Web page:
severe impairment (“degenerative disc disease of the
lumbar and cervical spine”) but that Plaintiff had the
residual functional capacity (“RFC”) to still
perform her former work. AR at 82-86 (decision of March 20,
2015). The ALJ thus found Plaintiff was not disabled.
Id. at 86. Plaintiff requested review by the Appeals
Council, and the Appeals Council denied her appeal on April
28, 2016. Id. at 1-7. The decision of the ALJ then
became the final decision of the Commissioner. See,
e.g., 42 U.S.C. § 1383(c)(3); 20 C.F.R. §
416.1481. Plaintiff timely filed this action. Doc. 1. As the
“district court of the United States for the judicial
district in which the plaintiff resides, ” this court
has jurisdiction. 42 U.S.C. §§ 405(g), 1383(c)(3).
Commissioner's regulations define a five-step process for
determining whether a claimant is disabled:
1. The ALJ must first ascertain whether the claimant is
engaged in substantial gainful activity. A claimant who is
working is not disabled regardless of the medical findings.
2. The ALJ must then determine whether the claimed impairment
is “severe.” A “severe impairment”
must significantly limit the claimant's physical or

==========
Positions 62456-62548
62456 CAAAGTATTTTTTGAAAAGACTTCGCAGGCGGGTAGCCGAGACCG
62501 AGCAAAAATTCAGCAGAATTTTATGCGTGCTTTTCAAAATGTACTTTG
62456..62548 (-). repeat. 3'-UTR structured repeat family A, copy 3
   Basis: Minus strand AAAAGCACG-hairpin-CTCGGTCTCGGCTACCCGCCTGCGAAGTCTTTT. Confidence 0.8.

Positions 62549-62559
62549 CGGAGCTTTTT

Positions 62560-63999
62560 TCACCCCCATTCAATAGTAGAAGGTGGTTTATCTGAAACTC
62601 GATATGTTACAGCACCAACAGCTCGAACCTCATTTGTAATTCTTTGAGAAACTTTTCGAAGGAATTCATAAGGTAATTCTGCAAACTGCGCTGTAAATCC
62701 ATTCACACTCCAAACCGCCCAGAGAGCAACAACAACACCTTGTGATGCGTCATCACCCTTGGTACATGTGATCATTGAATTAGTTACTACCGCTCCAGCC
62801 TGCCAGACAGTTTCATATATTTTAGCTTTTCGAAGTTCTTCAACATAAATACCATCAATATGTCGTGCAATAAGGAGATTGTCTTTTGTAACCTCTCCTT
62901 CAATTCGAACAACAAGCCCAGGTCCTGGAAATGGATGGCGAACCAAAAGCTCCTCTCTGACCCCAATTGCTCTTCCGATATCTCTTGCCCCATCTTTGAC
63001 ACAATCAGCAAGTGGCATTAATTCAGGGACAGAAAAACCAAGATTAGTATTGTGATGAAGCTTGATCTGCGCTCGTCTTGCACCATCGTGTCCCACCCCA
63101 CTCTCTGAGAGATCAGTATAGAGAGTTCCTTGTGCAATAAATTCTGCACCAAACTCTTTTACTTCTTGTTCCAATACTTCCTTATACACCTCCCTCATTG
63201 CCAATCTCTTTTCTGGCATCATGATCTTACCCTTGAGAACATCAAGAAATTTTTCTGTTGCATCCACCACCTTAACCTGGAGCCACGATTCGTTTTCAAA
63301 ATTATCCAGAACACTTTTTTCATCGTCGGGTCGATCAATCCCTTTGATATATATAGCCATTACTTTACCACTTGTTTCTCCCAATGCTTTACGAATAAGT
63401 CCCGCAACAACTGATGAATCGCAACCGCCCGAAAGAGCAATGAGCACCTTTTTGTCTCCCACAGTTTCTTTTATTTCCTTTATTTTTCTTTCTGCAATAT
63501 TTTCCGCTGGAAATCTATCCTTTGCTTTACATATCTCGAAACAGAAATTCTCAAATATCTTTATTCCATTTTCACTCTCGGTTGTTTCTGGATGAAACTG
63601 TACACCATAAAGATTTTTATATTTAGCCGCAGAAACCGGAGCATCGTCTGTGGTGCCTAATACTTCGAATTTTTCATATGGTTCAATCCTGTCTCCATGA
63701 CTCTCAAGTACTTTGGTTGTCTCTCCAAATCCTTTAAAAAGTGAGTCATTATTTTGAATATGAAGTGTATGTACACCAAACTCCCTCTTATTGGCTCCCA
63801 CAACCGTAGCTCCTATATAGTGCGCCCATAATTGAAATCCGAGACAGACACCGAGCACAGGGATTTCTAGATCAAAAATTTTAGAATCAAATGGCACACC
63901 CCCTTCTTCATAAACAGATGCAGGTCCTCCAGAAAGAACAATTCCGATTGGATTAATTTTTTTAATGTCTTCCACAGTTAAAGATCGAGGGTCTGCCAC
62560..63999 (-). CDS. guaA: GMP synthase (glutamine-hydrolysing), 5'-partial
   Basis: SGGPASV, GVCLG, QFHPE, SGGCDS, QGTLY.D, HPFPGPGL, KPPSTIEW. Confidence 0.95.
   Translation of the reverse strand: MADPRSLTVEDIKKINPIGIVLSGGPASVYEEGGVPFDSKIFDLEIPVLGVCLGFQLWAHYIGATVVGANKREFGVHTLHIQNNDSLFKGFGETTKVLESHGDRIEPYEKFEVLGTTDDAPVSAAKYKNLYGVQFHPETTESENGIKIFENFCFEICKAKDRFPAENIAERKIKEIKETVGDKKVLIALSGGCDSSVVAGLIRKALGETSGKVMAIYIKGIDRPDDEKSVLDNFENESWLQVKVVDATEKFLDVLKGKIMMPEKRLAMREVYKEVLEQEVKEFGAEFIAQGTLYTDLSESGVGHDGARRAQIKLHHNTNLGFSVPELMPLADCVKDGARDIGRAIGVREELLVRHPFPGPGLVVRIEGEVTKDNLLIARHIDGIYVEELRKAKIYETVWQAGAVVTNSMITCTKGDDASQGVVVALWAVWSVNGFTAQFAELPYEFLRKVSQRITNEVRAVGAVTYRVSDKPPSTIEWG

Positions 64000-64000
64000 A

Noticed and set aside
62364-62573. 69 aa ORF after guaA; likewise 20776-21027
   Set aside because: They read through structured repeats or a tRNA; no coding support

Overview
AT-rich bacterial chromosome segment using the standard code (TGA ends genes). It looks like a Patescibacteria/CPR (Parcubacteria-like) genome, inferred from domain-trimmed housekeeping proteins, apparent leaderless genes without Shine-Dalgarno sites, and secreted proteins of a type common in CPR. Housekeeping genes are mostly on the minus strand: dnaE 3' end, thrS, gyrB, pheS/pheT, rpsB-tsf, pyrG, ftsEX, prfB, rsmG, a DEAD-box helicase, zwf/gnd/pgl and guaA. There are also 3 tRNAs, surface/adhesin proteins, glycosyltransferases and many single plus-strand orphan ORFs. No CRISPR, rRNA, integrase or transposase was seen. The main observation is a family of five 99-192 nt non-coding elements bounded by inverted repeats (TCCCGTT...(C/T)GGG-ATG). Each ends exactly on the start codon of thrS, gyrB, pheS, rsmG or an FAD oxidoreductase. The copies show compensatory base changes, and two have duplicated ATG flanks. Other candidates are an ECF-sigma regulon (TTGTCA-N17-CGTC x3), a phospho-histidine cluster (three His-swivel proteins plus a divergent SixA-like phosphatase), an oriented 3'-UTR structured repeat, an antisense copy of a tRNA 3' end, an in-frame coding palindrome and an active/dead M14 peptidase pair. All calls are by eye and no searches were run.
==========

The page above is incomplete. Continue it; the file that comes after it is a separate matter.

mental ability to do basic work activities.
3. The ALJ must then determine if the impairment meets or
equals in severity certain impairments described in Appendix
1 of the regulations.
4. If the claimant's impairment does not meet or equal a
listed impairment, the ALJ must determine whether the
claimant can perform his past work despite any limitations.
5. If the claimant does not have the residual functional
capacity to perform her past work, the ALJ must decide
whether the claimant can perform any other gainful and
substantial work in the economy. This determination is made
on the basis of the claimant's age, education, work
experience, and residual functional capacity.
Wilson v. Astrue, No. 10-cv-00675-REB, 2011 WL
97234, at *2 (D. Colo. Jan. 12, 2011) (citing 20 C.F.R.
§ 404.1520(b)-(f)); see also 20 C.F.R §